"What happened was that she decided to go for a jog. It wasn't what
she was supposed to be doing, but she was jogging," said Behar. "We
went back in our tent and everyone looked around and said, 'Wow,
yesterday we would not have known that there was anything going on.
Today, we knew in under a second, and we were able to respond to
something that potentially could have been dangerous.'"
Its ability to integrate with other tools and allow users to tailor
it to their needs is a big reason LifeShirt holds such promise. Behar
noted the mining industry as one example of an industry poised to
benefit. By combining the system's physiological monitoring
capabilities with gas sensors and GPS tracking, safety managers could
monitor from their computer workstations each miner's breathing
thresholds, methane gas buildup, and location at all times. Should an
accident occur, rescuers would know where to dig, what the oxygen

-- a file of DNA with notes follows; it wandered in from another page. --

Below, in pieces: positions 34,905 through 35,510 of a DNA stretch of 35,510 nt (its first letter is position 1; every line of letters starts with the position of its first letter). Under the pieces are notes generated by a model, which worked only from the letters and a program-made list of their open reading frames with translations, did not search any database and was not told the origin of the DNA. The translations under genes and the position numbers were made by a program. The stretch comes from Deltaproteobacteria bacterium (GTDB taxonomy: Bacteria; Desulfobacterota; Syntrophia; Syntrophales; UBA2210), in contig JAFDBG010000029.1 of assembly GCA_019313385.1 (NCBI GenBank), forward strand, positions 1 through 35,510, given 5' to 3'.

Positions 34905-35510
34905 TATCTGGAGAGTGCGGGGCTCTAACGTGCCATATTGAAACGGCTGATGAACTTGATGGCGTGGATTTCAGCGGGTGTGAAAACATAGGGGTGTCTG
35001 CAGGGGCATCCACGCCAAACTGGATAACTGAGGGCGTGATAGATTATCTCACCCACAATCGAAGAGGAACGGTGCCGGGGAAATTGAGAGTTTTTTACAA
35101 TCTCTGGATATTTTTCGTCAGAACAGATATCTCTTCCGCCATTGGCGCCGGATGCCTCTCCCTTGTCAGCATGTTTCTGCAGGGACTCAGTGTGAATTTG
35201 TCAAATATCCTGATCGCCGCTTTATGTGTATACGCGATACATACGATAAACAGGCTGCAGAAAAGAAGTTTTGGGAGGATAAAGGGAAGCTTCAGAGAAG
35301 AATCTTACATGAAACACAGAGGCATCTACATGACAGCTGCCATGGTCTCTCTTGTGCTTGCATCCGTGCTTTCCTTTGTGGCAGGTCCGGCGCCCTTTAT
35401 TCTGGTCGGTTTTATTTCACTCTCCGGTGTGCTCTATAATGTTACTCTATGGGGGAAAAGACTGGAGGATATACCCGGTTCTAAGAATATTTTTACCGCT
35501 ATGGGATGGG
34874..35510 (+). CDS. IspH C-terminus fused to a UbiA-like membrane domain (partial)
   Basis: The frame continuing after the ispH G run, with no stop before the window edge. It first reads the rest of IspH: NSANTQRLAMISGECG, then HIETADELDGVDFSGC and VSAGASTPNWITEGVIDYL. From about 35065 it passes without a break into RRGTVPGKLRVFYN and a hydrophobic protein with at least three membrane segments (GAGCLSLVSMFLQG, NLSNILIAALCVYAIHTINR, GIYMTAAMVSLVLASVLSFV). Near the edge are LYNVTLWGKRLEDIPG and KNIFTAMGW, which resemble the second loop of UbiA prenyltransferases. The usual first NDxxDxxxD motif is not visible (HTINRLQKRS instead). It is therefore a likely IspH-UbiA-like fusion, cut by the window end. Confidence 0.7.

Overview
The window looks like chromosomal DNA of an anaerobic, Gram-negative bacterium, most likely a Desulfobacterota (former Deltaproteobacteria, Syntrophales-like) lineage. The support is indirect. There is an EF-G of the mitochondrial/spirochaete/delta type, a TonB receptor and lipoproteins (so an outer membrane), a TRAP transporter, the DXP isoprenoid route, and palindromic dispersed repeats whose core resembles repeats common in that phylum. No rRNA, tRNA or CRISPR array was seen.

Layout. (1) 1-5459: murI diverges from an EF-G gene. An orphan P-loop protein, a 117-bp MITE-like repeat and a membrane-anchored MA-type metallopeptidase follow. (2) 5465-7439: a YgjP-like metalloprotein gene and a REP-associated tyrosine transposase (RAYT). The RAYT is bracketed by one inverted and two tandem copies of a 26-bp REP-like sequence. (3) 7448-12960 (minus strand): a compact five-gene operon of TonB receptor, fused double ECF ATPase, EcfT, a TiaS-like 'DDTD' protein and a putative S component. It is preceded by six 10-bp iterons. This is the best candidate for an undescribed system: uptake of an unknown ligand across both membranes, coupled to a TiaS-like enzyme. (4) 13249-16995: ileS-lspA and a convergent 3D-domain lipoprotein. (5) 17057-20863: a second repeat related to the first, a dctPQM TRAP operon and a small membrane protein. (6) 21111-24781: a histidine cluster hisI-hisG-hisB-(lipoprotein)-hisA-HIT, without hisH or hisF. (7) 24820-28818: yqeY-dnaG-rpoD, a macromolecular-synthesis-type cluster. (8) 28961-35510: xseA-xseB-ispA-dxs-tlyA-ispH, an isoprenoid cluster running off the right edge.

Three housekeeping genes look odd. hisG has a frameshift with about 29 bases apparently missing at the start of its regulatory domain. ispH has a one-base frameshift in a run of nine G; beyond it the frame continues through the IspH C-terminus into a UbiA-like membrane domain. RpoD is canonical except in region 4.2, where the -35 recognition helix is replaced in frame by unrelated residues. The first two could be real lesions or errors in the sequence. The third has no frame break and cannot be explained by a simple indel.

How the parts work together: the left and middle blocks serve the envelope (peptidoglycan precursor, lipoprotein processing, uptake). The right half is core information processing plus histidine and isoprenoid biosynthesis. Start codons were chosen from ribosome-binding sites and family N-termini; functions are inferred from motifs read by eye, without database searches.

conditions are for each individual, which individuals are still alive,
and what trauma they've suffered, in order to plan an appropriate
"The safety officers and commanders have done incredible work
keeping their team safe," Behar said. "We're hoping to improve their
ability to do their work by giving them good tools and data. That's
really our goal, is to try to help people to do their job better,
because they definitely don't have enough information."
This column appeared in the July 2006 issue of Occupational Health & Safety.
This article originally appeared in the July 2006 issue of Occupational Health & Safety.